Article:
In a previous post I shared my recipe for Slower Cooker Mashed Potatoes. That recipe uses 5 pounds of potatoes, and I often have leftovers when I make it. Sometimes I make soup with the leftovers, but usually I freeze them so that I can easily reheat them for another meal in the future.
Some people don't like to freeze potatoes, because their texture may change when they're thawed. That is more likely to be a problem with higher starch potatoes like russets. But, even with those, I've found with a small amount of doctoring frozen mashed potatoes can be thawed, reheated and restored for a tasty side dish.
I freeze mashed potatoes in two ways.
Method #1 for freezing mashed potatoes:
Use a measuring cup or large scoop to measure even portions onto a parchment paper lined baking sheet. I make mine in 1/2 cup portions.
Put the baking sheet in the freezer for several hours or overnight until the potatoes have frozen hard.
It's easy to transfer the frozen portions into a freezer ziploc bag. Date the bag and label it with the portion size. That way you can easily grab however many you need to thaw in the future. These will keep in the freezer for at least 2 months.
Method #2 for freezing mashed potatoes:
Measure mashed potatoes into ziploc freezer bags. I prefer to use quart size bags and fill them with 1-1/2 to 2 cups of mashed potatoes. I use one of these handy Baggy Racks to hold the bags open while I fill them.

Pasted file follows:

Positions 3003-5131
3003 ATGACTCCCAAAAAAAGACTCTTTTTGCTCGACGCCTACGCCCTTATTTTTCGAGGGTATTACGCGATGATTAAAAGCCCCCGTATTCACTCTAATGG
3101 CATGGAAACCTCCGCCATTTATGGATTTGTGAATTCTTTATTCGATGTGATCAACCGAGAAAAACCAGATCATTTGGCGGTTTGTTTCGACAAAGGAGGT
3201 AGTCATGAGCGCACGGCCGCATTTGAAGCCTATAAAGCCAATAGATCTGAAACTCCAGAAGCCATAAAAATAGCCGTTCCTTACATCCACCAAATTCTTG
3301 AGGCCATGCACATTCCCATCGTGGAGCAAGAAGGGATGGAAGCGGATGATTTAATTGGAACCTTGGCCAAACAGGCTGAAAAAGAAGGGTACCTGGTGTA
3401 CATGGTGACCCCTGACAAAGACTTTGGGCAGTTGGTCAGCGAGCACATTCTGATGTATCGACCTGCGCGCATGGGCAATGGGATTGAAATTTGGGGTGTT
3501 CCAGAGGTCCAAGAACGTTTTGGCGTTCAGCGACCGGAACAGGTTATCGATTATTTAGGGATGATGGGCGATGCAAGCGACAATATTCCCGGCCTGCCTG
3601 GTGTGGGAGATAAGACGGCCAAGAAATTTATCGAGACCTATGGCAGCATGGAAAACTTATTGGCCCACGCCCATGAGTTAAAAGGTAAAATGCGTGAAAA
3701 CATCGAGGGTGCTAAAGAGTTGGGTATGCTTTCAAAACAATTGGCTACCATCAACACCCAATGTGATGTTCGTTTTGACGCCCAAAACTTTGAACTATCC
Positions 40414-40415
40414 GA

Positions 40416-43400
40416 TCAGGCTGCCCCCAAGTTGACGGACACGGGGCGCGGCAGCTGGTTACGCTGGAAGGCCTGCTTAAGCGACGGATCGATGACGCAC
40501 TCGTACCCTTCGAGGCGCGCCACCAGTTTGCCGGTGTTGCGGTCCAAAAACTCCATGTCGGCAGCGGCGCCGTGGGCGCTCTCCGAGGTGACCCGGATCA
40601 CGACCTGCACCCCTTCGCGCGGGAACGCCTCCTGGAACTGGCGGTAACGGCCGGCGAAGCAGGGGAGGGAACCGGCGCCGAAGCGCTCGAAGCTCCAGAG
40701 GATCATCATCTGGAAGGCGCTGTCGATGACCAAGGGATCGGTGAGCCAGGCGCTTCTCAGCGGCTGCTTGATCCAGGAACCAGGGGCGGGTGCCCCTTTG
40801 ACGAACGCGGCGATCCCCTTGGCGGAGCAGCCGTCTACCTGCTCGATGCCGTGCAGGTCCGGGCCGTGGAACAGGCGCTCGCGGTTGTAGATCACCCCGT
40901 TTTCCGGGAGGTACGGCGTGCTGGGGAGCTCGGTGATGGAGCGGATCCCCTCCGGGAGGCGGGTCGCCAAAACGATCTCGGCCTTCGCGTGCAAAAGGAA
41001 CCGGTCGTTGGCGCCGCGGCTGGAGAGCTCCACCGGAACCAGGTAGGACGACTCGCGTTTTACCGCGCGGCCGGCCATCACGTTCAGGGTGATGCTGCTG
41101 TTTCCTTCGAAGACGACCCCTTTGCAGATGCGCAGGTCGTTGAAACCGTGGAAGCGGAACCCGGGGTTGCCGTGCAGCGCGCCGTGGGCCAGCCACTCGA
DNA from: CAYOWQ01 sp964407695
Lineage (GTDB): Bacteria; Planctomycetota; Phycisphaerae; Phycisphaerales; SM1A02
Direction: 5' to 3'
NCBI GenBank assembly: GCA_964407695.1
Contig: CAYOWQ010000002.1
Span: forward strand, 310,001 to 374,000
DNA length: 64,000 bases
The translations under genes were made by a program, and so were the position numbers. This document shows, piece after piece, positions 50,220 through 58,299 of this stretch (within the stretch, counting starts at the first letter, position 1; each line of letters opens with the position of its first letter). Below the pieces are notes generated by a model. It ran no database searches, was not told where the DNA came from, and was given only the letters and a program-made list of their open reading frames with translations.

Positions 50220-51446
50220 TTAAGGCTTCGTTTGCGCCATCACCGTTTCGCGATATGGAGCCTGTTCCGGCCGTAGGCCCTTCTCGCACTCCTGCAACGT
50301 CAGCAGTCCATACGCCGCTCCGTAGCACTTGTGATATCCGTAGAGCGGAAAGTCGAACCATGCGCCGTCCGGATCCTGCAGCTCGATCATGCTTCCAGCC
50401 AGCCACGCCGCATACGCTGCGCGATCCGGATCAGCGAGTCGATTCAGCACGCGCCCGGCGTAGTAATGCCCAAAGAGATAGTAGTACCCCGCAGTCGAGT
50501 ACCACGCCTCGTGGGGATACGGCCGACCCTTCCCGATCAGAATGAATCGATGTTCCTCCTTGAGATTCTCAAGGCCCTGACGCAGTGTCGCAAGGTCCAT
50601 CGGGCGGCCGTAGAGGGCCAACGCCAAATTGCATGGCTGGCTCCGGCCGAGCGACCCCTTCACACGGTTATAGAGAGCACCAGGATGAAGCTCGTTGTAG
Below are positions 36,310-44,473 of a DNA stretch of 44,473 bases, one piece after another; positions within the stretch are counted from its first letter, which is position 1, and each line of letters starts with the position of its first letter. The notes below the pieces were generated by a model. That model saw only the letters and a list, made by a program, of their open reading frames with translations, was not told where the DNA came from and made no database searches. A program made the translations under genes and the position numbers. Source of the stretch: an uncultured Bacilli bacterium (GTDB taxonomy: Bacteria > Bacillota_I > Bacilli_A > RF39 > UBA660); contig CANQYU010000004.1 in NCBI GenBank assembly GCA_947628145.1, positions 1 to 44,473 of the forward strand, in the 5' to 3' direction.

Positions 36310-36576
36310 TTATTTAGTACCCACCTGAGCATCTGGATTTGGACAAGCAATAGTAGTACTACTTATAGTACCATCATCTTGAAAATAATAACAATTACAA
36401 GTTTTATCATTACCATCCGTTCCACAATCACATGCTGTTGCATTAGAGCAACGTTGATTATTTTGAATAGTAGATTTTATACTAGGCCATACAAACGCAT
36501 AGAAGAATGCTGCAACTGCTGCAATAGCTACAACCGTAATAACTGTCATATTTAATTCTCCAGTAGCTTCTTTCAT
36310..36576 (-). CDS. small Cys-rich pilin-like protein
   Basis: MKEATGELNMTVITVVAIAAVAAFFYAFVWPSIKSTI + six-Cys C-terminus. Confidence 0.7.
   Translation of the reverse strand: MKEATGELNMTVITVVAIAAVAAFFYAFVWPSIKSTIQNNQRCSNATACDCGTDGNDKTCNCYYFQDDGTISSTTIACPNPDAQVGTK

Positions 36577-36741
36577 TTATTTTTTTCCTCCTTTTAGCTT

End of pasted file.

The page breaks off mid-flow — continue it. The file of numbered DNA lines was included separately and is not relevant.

Label the ziplocs with the amount of mashed potatoes inside. Flatten them and get out as much air as possible before sealing them. Freeze them flat until they are hard; then they can be stacked in the freezer. They also thaw faster and more evenly when they are frozen flat and thin like this.
To thaw and reheat frozen mashed potatoes:
Put them in a covered bowl and heat them in the microwave at 50% power for approx. 5 minutes, stirring occasionally. (Microwaves vary, so you may need to adapt the cooking time.) Once they're hot, stir them well. If they are too watery, stir in 1-2 tablespoons of sour cream or cream cheese per 2 cups of potatoes. This will thicken them and restore a more creamy consistency. I don't find this to be as necessary with Yukon golds, but it is for starchier potatoes like russets.
Using this freezing, thawing, and reheating method, you can cook a big batch of mashed potatoes and enjoy them for several meals.
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